Even those lost to time may eventually get one more shot at being remembered.
Michael Fassbender and Kodi Smit-McPhee get acquainted in ‘Slow West’ (A24)
A teenaged boy embarks on an epic journey to track down the woman he loves … and bad guys intervene.
Slow West is playing now in limited release. My review is at Film Journal International:
Indie westerns have blazed and snuck across screens for the past few years in a variety of flavors, from the lo-fi musings of Meek’s Cutoff to the bloody-minded vengeance of The Salvation. But none has been quite as surreptitiously odd and original as John Maclean’s Slow West. There are times when it plays as such a straightforward oater you wouldn’t be surprised to see a craggy Robert Duvall come riding up, Winchester rifle perched casually but authoritatively on his hip. At other moments the story slants sideways to resemble a loonier frontier-mad dream piece like Lisandro Alonso’s Jauja. It never quite stays in reach…
Here’s the trailer:
Thomas Mann; he wrote.
In his essay for the Times on whether or not being a writer is a job or not (as opposed to a calling, hobby, or what have you), Benjamin Moser comes down very firmly on the side of, well, maybe.
He knows what it is: Grueling, exasperating, time-sucking, unavoidable.
He knows what it is not: Easy to define or easy to do.
Then there’s this:
“A writer is someone for whom writing is more difficult than it is for other people,” Thomas Mann said; and it is good that no beginner suspects how torturous writing is, or how little it improves with practice, or how the real rejections come not from editors but from our own awareness of the gap yawning between measly talent and lofty vocation. Fear of that gap destroys writers: through the failure of purpose called writer’s block; through the crutches we use to carry us past it.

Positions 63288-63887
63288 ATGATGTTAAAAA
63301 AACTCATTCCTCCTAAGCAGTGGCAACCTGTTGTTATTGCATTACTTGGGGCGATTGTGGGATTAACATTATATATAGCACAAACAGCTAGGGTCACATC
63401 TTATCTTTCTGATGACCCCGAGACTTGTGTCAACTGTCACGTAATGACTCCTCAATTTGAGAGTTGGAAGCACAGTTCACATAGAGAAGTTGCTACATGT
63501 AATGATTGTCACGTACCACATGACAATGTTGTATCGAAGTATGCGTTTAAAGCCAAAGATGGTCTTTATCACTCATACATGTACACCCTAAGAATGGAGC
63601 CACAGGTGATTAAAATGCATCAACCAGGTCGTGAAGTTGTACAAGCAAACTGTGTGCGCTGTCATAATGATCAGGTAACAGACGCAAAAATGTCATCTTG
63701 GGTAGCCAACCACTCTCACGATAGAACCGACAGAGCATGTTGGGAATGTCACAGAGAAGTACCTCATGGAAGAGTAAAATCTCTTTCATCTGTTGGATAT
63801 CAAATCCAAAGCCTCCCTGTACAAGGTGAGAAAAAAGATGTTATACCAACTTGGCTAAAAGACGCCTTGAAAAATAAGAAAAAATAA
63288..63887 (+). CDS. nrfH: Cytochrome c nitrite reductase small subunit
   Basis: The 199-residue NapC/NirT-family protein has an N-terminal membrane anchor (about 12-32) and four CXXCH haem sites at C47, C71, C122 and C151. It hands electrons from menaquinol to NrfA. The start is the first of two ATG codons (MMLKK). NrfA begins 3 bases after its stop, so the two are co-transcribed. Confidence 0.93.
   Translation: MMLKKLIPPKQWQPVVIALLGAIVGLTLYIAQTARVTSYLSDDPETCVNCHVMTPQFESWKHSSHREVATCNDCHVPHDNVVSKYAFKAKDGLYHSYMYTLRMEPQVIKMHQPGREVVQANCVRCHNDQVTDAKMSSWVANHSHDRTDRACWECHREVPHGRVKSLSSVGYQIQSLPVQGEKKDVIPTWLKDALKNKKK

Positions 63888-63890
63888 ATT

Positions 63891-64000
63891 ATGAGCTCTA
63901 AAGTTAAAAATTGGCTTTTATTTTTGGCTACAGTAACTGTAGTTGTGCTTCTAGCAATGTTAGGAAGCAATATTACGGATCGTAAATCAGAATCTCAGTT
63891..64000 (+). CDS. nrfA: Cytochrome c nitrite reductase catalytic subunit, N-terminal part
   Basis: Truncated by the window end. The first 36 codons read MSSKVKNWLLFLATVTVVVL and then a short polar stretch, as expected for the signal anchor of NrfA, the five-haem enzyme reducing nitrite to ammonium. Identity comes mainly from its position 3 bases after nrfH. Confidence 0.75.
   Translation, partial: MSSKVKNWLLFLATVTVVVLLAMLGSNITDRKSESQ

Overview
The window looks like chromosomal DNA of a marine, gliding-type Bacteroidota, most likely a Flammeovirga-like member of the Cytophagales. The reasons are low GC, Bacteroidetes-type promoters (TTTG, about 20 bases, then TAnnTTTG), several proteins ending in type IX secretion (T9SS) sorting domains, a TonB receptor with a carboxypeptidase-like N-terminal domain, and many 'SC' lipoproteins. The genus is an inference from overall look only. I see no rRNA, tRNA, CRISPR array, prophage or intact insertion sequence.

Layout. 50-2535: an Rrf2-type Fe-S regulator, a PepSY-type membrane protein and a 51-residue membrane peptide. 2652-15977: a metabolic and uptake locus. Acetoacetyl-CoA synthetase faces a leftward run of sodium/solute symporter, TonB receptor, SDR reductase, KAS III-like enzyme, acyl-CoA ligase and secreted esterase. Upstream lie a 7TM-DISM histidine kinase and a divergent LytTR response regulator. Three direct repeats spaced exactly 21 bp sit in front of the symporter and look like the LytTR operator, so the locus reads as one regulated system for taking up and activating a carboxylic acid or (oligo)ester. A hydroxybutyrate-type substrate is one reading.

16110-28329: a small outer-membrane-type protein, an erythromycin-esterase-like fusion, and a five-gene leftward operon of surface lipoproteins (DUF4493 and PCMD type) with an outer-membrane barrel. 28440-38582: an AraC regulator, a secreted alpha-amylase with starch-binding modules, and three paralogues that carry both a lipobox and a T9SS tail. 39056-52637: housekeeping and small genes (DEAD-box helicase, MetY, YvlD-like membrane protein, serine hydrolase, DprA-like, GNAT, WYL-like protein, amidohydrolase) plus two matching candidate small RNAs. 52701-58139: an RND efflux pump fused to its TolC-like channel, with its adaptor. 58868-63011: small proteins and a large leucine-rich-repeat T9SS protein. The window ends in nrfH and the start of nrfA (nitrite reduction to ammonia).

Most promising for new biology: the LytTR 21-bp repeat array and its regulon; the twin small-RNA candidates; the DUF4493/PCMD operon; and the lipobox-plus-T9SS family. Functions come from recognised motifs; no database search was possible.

It gets easier, of course. For some of us, at least. But easy or hard, there is rarely a choice in the matter. As Moser says, writing is simply what one does. Whether or not it’s a job is in the end irrelevant.
There are book lovers who don’t care about condition, they will take books in any kind of format: split-back hardcover, old 50-cent Bantam paperback with yellowing pages slipping out of the binding. It doesn’t matter: just gimme.
Then there are the book collectors, many of whom are still book lovers, but who are also entranced by the physical thing itself, the heft and weight of the paper and the delicate tracery of an embossed slipcase from the previous century.
You would think the latter type would be slipping into obscurity. But according to the Wall Street Journal (and they should know), book collecting is still a strong business in the ebook age:
Take JT Bachman, a 28-year-old architect with Rockwell Group in New York. He gets his news from digital sources but prefers printed material when reading for pleasure and says he has become a recent convert to book collecting. Mr. Bachman says he has about 100 new, used and out-of-print titles on his shelves, including the architectural tome “Herzog & de Meuron: Natural History” by Pierre de Meuron and Jacques Herzog, and plans on buying more.
Of course, it’s best if one doesn’t get into the business looking to actually make a quick buck:
Annette Campbell-White, the founder of venture-capital firm MedVenture Associates, in Emeryville, Calif., says collectors should be driven by their interest in books, not by the prospect of financial gain. “I wouldn’t encourage anyone looking for a quick profit to turn to book collecting,” she says. “If you make money, it is incidental.”